Adding Value to the User Experience – Top 3 Website Design …
Remember how websites looked back in the 1990s? You had your animated gifs, your music, your gaudy colored text … thanks the gods of web development that those days are over!
Nowadays, website design is a whole new field. Just being able to add a design element is no longer reason enough to do it. Most web designers know better than to include obnoxious music files that start playing upon page load, but even serious designers are still making dumb mistakes that drive visitors away from their sites.
The number one goal of website design is to add value for the user. Your website can be technically brilliant, beautifully coded, and visually attractive, but if it does not add value for the user your traffic will plummet. Here are the three top mistakes that 21st century website designers are making:
1. Replacing Text with Images.
Sure, images often give a website a warmer, more attractive feel than text-only. But if you use images extensively and do not bother to include useful ALT tags, then you need to be aware that you're eliminating value for the following users:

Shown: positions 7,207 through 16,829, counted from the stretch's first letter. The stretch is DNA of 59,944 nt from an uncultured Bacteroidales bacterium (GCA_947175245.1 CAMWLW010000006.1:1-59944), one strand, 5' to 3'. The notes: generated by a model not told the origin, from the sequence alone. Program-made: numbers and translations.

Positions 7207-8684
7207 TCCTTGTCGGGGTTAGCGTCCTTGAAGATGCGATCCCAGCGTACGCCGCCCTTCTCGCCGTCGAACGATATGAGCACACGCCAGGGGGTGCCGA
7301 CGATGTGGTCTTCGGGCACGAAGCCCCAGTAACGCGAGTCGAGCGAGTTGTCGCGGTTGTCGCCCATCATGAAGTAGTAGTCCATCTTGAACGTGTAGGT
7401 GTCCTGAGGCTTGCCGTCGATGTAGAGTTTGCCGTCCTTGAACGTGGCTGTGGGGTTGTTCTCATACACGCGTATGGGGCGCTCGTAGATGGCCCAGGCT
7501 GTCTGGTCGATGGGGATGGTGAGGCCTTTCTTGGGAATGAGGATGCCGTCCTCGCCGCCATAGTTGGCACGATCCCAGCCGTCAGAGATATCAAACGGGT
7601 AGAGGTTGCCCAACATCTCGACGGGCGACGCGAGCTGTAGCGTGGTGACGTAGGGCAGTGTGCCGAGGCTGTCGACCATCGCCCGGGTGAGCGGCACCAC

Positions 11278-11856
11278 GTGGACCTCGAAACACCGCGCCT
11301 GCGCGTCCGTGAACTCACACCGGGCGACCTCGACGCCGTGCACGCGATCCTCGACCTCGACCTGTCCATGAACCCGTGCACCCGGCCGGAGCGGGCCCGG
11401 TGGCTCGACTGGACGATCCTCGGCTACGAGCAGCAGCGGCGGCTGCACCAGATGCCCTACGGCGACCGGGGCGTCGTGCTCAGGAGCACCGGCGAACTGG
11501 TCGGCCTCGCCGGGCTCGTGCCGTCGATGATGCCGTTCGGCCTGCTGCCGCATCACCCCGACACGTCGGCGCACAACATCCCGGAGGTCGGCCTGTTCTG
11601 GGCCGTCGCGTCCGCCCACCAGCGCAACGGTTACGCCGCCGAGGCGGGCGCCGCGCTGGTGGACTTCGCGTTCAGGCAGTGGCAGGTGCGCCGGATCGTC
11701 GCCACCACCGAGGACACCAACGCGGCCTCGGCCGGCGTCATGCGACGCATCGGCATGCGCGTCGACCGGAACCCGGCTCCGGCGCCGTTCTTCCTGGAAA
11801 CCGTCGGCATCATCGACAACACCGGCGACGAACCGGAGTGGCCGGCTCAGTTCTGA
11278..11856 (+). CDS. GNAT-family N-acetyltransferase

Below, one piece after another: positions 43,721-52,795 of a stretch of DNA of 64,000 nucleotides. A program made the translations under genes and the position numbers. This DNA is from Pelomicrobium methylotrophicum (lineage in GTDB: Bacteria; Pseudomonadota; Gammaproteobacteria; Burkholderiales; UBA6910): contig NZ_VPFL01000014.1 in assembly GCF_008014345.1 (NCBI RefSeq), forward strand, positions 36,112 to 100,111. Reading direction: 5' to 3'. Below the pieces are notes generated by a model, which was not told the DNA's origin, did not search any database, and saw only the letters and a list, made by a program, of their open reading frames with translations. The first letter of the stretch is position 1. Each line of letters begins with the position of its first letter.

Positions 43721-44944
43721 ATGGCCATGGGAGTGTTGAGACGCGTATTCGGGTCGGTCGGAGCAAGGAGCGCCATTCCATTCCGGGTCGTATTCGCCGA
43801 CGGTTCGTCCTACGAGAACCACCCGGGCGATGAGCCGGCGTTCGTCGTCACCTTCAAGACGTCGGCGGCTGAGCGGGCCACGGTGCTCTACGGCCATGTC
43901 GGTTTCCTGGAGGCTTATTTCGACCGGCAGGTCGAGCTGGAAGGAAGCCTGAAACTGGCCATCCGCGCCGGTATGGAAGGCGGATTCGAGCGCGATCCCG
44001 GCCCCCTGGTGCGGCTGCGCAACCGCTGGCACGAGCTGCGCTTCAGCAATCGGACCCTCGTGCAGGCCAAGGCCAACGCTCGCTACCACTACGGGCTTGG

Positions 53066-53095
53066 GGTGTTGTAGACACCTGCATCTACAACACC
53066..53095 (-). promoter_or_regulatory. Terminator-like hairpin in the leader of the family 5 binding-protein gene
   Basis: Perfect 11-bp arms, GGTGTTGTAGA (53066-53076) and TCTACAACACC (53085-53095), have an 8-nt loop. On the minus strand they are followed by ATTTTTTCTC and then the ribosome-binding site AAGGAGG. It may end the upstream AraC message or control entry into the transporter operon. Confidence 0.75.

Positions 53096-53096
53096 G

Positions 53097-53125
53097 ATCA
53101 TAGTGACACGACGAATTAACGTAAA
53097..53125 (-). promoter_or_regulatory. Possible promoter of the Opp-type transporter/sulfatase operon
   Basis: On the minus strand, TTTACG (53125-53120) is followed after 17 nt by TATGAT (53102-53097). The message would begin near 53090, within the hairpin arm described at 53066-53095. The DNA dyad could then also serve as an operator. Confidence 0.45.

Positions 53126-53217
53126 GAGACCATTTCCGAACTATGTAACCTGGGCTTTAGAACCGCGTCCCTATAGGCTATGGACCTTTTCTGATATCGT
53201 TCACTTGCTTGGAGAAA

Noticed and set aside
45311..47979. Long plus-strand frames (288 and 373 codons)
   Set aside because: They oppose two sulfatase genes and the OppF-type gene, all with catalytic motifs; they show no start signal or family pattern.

– users who copy and paste content into a word document to read later
– users who browse with images turned off
– users who use the read-aloud function to browse content
Yes, these users do exist, and they do buy things. But not on websites that disregard their browsing idiosyncrasies and therefore offer them zero value.
2. Creating Designs That Take Too Long to Load.
This is related to the previous point, in that image-heavy websites take the longest to load. Every image you add to your website adds to the time that your user has to wait. One of the biggest mistakes designers are still making in this area is forcing users to wait for an intro page to load before they can click through to the actual content. An intro page? Really? Are you making a movie or a website?
On the other hand, videos are bandwidth-intensive but typically add a lot of value for the user. Strike a balance by providing enough genuinally engaging text on each page to read while users wait for the beefier elements like video and large images-but be sure those elements elements add real value to the user experience.
3. Using Fixed Font Size.
Designers who use cascading style sheets (CSS) often choose to specify font sizes as an absolute number of pixels, effectively disabling a browser's "change font size" button. Their ratione? "It will mess up the design if the user changes the font size." How arrogant! If your user wants to change the font size, chances are they have a good reason … like literally not being able to read your tiny font. Many users who started using the web in the 1990s or earlier are now over 40 and are beginning to experience declending eyesight. Respect individual preferences and specify CSS font sizes in relative terms.
If you avoid these mistakes and focus on adding value for the user with each design element, your website will not only be attractive and compelling, but also easy to navigate. End result: users will return again and again